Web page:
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Polish president vetoes controversial media law - BBC

28.12.2021, 14:58
Jakub Porzycki / Agencja Wyborcza.pl via REUTERS / File
Jakub Porzycki / Agencja Wyborcza.pl via REUTERS / File

Polish President Andrzej Duda has vetoed a controversial media ownership law that critics said was intended to silence a US-owned TV station critical of the government, as BBC reported.

The law would have prevented companies from outside the European Economic Area from controlling Polish media outlets.

If passed, the US-based Discovery group would have had to sell its stake in the news network, TVN24.

Officials argued the law intended to limit the influence of hostile states.

The ruling Law and Justice Party (PiS) has long said foreign corporations hold too much power over Polish media and rushed the bill through parliament earlier this month.

But critics said the move was intended to attack TVN24, Poland's most watched news channel and a network whose reporters have often been critical of the conservative government.

TVN24's parent, TVN, is owned by Discovery via a Dutch-based company to get around an existing ban on non-European firms owning more than 49% of Polish media companies.

President Duda, who is strongly supported by PiS, said he appreciated the government's attempt to protect the country from potentially hostile actors such as Russia, but noted that the bill raised significant concerns over property rights.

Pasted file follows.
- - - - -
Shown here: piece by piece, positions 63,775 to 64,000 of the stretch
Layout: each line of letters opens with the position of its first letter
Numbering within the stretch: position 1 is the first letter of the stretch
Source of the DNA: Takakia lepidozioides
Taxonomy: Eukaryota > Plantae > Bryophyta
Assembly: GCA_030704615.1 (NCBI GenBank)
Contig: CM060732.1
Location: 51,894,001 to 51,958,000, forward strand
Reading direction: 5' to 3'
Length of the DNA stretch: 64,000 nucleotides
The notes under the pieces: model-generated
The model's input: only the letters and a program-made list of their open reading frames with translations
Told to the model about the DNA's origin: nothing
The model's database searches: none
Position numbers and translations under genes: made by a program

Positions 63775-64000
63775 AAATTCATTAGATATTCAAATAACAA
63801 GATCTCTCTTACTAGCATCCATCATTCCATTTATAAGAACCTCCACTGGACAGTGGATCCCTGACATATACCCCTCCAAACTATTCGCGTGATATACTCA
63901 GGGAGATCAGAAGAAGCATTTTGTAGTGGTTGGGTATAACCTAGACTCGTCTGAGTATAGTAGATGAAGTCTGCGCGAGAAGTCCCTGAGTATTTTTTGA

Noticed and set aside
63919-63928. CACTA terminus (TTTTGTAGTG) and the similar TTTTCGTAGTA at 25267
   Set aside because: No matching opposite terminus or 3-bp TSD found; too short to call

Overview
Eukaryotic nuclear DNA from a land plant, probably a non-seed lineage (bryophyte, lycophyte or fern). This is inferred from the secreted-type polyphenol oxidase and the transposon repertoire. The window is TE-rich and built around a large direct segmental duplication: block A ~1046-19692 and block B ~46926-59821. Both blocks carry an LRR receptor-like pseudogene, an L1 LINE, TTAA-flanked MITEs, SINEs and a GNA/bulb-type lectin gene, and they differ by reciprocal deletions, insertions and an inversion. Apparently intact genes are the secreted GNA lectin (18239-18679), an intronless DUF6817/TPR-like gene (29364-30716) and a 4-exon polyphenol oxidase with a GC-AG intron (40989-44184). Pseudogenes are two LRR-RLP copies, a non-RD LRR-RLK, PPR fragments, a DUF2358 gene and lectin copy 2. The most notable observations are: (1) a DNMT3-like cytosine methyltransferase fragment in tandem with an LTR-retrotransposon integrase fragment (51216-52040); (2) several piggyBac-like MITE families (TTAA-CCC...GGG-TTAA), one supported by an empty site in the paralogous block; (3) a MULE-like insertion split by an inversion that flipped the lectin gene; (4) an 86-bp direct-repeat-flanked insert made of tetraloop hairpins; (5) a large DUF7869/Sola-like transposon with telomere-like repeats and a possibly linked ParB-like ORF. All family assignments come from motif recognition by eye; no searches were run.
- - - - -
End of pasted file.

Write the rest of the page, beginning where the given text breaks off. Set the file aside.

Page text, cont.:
He added that it could not be made to apply retrospectively to existing business arrangements and investment treaties.

"The bill and its amendments concern entities which are already present in the market," Mr Duda said. "There is also the issue of media pluralism, of freedom of speech. When taking my decision, I took this element into serious consideration."

Thousands of Poles protested earlier this month outside the presidential palace in Warsaw against the law, with many in the crowd waving EU flags and holding signs emblazoned with the TVN24 logo.

Former EU chief Donald Tusk, who now leads the opposition Civic Platform party, said Mr Duda's decision proved that "pressure makes sense".

And the chief US diplomat in Warsaw, Chargé d'affaires Bix Aliu, tweeted his thanks to Mr Duda and praised him for "his leadership and commitment to common democratic values and for protecting the investment climate in Poland".

"Together, the allies are stronger," Mr Aliu said.

Earlier this month, US state department spokesperson Ned Price called on the government to think carefully before moving forward with a law that could "erode foreign investors' confidence in their property rights and the sanctity of contracts in Poland".

And EU Commission Vice-President Vera Jourova had pledged that the bloc would take action against any law that failed to comply with EU law.

BBC

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